Today in Transportation History – 1849: New New South Wales Railway

Image: Turning the first turf for the Sydney Railway, 1850. Lithograph by W. Harris. State Library of NSW collection.

In Australia, a company to build one of the first public railway lines in the colony (now state) of New South Wales (NSW) was incorporated. The Sydney Railway Company was put into place to develop a line between the cities of Sydney and Parramatta. The necessary capital was subsequently raised for the construction of this line and a route was surveyed.

About nine months after the Sydney Railway Company was incorporated, a groundbreaking ceremony for the new line took place on a rainy Wednesday in an area called Cleveland Paddocks (located in Sydney between Cleveland Street and the southern end of the city’s present-day central railway station).

“The great majority of the Government officers attended, and we were happy to perceive a numerous addition of strangers, from the interior, who had visited Sydney with the intention of participating in this fete,” reported the Sydney Morning Herald. “The interest manifested by the public at large was also very great, as was evident from the immense crowds who maintained their ground for hours in the heavy rain.”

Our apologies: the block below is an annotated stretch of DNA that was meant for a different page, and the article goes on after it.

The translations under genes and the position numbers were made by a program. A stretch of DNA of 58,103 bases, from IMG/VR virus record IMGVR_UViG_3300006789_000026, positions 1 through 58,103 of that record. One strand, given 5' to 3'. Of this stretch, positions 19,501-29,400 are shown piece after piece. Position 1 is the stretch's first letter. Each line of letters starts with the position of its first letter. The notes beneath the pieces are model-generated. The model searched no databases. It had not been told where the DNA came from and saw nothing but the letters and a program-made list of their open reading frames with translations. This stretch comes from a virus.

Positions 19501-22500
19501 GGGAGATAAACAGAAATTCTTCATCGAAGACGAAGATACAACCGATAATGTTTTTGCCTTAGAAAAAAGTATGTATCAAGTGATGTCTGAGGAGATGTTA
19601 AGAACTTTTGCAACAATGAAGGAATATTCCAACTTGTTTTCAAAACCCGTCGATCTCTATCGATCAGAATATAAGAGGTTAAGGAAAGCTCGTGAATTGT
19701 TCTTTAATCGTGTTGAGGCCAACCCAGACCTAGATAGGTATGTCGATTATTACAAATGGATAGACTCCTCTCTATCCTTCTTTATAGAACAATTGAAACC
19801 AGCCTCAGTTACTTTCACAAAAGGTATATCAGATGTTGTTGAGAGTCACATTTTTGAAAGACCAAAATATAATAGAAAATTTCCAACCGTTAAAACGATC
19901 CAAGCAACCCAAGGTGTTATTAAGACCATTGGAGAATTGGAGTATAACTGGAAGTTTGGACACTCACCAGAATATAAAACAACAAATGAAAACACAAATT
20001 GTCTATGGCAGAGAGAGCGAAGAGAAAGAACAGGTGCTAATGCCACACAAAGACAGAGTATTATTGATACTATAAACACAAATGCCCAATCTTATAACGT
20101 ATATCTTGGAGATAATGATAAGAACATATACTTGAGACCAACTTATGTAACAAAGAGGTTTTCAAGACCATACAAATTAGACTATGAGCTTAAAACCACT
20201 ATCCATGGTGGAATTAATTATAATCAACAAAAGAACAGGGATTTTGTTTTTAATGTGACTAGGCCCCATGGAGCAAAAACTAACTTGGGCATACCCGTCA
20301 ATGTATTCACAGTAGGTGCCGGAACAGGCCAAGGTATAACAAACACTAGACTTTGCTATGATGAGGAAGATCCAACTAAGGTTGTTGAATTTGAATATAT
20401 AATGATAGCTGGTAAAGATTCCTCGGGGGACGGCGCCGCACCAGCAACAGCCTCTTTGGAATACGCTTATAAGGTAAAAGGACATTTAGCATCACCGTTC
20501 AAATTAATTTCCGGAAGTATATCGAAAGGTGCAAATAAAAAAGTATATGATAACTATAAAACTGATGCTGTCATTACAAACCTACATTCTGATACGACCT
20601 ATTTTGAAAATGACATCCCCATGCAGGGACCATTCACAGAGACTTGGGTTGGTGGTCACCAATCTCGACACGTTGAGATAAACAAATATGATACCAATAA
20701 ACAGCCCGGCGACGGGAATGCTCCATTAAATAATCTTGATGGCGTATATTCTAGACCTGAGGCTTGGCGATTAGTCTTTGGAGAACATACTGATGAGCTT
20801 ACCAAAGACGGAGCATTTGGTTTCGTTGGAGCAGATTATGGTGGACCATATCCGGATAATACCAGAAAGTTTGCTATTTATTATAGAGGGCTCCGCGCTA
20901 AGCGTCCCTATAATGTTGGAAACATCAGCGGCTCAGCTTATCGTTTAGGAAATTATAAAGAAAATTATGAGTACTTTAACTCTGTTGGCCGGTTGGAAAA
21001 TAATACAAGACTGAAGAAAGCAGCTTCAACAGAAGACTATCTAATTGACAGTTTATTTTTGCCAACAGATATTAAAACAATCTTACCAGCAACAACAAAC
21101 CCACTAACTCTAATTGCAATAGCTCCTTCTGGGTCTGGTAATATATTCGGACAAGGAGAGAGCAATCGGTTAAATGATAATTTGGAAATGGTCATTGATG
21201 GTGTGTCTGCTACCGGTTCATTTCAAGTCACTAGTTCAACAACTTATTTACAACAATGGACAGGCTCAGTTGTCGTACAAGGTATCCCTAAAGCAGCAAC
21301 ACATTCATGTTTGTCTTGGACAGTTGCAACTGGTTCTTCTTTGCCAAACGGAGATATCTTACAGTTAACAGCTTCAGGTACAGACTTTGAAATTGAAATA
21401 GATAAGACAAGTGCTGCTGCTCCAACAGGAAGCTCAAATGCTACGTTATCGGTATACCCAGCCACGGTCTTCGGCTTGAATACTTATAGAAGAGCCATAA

Mrs. Keith Stewart, daughter of NSW Governor Charles FitzRoy, turned the first sod for the railway with a heavily ornamented spade that included engravings of an emu and kangaroo. As the Sydney Morning Herald confirmed, she “performed the duty imposed upon her with exceeding gracefulness.”

The civil engineer who initially oversaw construction of the line was Irish-born Francis Webb Sheilds. After resigning in 1850 due to a cut in pay, Sheilds was succeeded by Scottish-born James Wallace as head of the project. In addition to this change in management, the Sydney Railway Company encountered a host of other challenges involving finances, manpower, and resources. Ultimately, control of the company’s property was transferred to the NSW government on September 3, 1855. The line between Sydney and Parramatta was opened just over three weeks later. This route is currently known as the Main Suburban railway line.

For more information on the Sydney Railway Company and other aspects of rail transportation history in NSW, please check out

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